Should You Buy Stock In Your Favorite Brands?

We’re as guilty as the next fashion fiend of gushing over "investment" pieces. (Read: Justifying their sky-high cost. Hello, you’ll wear that Hermès carré forever.) 
But, what if you put on your business pants and really looked for a good investment? We're talking about buying equity in brands like Louis Vuitton, Michael Kors, and Burberry, all of whom can be bought and sold on the stock market.
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While you can't tote a stock around over your arm, snapping up a piece of LVMH (owner of Louis Vuitton, Moet & Chandon, Sephora, Dior, and De Beers) does have one advantage over an It bag. It will (hopefully) increase in value — instead of getting creased and slouchy, then sold to a consignment shop for a quarter of what you paid for it. 
For example, if you had invested $1,000 in Michael Kors when it debuted on the stock market in December 2011 at $20 a share, you could cash out at $55 today, for almost $2,800. Try almost tripling your money by buying a Kors bag and reselling it two years later.
If jumping into the market scares you more than Crocs, we got you. Grab your Tiffany and Co. pen (currently priced at about $66 a share) and take notes. 
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Are You Ready to Invest?
Before you even think of putting money in the stock market, get your financials zipped up. That means no credit card debt, a stocked-up savings account, and monthly contributions to a retirement account. (We know, easier said than done.)

How do you know if it's time to invest? “I can think of lots of women who have high earnings and some extra money after saving for retirement,” says Lauren Lyons Cole, a Certified Financial Planner from New York City. “And they don't know what to do with it — they don’t have kids and don't want to buy a home — so, they say, ‘Let's go shopping!’ That's the kind of woman who should start learning about investing.”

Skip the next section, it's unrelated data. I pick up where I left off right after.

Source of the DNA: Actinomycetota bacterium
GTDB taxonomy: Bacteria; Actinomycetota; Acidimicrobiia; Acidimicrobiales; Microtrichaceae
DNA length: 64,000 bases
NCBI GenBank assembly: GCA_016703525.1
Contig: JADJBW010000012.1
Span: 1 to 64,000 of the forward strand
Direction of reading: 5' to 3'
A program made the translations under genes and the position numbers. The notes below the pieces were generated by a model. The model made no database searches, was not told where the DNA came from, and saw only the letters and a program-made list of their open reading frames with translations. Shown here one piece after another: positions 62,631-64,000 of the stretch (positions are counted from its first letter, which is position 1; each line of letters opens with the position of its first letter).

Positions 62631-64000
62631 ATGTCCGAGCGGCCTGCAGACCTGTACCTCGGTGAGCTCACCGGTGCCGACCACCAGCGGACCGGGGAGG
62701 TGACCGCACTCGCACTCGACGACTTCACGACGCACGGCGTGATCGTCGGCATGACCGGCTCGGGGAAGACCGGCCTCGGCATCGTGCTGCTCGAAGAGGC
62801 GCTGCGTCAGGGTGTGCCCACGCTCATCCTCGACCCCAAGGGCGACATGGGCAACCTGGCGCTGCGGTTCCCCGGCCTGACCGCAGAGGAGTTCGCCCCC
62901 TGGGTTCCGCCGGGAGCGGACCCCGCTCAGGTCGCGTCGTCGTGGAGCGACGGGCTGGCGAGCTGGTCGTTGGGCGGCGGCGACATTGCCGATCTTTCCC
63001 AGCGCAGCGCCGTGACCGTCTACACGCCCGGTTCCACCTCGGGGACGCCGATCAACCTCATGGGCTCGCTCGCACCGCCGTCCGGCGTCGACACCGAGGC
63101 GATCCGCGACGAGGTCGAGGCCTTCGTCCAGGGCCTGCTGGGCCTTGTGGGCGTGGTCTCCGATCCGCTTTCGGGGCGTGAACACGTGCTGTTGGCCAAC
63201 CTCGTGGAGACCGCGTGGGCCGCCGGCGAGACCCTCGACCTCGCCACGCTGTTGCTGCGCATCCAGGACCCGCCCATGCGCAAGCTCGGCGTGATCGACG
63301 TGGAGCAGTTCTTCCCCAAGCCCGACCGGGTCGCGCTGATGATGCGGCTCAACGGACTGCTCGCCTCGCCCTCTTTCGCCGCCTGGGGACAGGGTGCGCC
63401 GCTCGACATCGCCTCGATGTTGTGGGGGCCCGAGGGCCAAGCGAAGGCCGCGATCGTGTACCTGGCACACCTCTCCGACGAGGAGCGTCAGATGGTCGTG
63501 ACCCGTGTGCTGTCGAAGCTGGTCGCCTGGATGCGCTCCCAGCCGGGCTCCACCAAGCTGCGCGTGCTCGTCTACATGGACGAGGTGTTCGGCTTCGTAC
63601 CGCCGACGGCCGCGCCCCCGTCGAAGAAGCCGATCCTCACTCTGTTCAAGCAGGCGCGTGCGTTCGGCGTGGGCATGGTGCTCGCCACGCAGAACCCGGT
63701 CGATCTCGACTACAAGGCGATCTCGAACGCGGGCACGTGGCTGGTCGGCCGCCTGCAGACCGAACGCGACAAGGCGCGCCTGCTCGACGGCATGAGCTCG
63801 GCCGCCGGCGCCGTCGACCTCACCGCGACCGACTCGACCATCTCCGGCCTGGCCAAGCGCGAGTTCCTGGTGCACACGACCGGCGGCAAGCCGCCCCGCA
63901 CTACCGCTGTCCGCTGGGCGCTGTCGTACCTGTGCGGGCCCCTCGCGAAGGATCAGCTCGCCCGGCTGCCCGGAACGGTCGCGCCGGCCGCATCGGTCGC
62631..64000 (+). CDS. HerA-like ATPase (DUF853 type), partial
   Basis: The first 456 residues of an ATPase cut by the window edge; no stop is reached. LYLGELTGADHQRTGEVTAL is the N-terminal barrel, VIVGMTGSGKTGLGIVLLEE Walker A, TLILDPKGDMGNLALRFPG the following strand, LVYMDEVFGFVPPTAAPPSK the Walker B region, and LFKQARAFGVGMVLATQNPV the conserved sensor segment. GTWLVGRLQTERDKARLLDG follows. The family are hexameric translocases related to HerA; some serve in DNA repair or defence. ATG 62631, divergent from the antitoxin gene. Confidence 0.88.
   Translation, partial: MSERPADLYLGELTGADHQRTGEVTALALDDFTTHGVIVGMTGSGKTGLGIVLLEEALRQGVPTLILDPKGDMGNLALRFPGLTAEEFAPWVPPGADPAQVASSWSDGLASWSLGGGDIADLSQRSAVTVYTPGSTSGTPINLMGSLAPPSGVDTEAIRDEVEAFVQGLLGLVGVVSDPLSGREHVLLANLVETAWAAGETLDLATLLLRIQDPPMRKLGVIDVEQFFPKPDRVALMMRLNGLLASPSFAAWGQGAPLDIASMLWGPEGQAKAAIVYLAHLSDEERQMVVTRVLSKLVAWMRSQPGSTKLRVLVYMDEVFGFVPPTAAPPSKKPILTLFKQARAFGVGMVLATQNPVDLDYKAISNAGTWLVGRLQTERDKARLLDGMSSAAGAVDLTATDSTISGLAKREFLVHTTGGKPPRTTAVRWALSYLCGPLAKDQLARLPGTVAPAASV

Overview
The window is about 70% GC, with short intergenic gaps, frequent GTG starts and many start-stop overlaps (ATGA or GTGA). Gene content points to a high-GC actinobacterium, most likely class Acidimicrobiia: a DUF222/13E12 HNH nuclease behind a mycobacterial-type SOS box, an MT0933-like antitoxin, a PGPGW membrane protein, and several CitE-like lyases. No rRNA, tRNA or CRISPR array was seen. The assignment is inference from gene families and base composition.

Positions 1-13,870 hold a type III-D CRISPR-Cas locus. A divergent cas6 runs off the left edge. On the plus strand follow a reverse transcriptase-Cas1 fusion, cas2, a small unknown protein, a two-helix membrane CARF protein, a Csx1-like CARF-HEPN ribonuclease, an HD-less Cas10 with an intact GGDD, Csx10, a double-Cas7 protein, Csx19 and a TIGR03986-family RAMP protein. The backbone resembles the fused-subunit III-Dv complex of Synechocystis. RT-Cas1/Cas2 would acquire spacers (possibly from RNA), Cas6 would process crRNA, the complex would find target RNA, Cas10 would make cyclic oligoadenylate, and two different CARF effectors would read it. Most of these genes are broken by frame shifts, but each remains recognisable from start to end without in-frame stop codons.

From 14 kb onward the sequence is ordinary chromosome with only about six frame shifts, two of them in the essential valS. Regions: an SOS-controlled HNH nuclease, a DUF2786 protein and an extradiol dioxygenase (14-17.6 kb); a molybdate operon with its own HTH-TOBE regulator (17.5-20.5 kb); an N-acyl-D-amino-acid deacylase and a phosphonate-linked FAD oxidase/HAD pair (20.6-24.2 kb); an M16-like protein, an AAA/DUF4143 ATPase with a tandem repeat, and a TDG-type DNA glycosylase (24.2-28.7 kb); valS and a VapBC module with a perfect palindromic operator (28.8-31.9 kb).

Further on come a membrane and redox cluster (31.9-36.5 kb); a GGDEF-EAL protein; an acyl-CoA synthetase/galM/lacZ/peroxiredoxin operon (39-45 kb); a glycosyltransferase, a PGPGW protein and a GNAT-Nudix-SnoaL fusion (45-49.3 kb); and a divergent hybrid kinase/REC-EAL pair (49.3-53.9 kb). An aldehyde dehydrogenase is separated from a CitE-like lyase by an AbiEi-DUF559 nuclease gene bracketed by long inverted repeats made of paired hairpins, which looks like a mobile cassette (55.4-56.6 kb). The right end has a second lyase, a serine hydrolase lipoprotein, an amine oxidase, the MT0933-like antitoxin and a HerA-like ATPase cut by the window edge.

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Are Luxury and Retail Stocks Actually a Good Investment?
Luxury companies have been on a tear recently, with three straight years of double-digit market growth fueled by Chinese shoppers. Stock from Burberry, LVMH, Ralph Lauren, and Tiffany and Co. stock have all outperformed the broader market over the past five years.

But, beware! The performance of retail stocks is as fickle as the fashion world itself, and you never know when a designer’s fortunes will suddenly fall. (Hello, Galliano.) Plus, just because they’ve done well over the past five years, doesn’t mean luxury and retail will continue to go up forever. Memorize this: Past performance is not an indicator of future performance.

Finally, even if you have a front-row pass to Fashion Week, you probably don’t have the time to put in 70 hours a week crunching inventory and cash-flow numbers like professional investors do, putting you at a disadvantage when trying to buy and sell stocks at the right time.
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“Play” the Market
Instead of stressing, have fun! “Set aside a small amount of money to play with,” Cole says. “Go in with the knowledge that you might lose it, but it will be a learning experience that could be even more valuable than a purse.”

If the possibility of losing money makes you sweat, she suggests trying a website like We Seed, which lets you pretend-invest in stocks and track their performance — without actually putting your year-end bonus on the line.

If you’re going to invest for real, be cool. Don’t check the market performance every day — you’ll freak out, sell at the wrong time, and lose money. While all stocks bounce up and down from month to month, over the long term they're more likely to go up. For tax purposes alone, you should hold each stock or fund for at least a year.
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Variety Is the Spice of Investing
Above all, diversify. You wouldn’t fill your closet with all one brand, would you? Similarly, accessorize your portfolio with a variety of companies and industries. That will protect you from losing 100% of your money if one company or industry flames out.

You can do this by investing in an index, like the S&P Global Luxury Index, which tracks the luxury industry as a whole. Putting your money in both small and large companies can help, as can investing in foreign markets instead of just in American companies. And, there are plenty of other fields — tech, banking, real estate, energy, to name a few — that can be smart investment choices.

Now, you’ve made it through our crash course in designer investing. Go celebrate with a glass of Moet & Chandon champagne — and, if you're a LVMH stockholder, that bubbly will taste extra-sweet.
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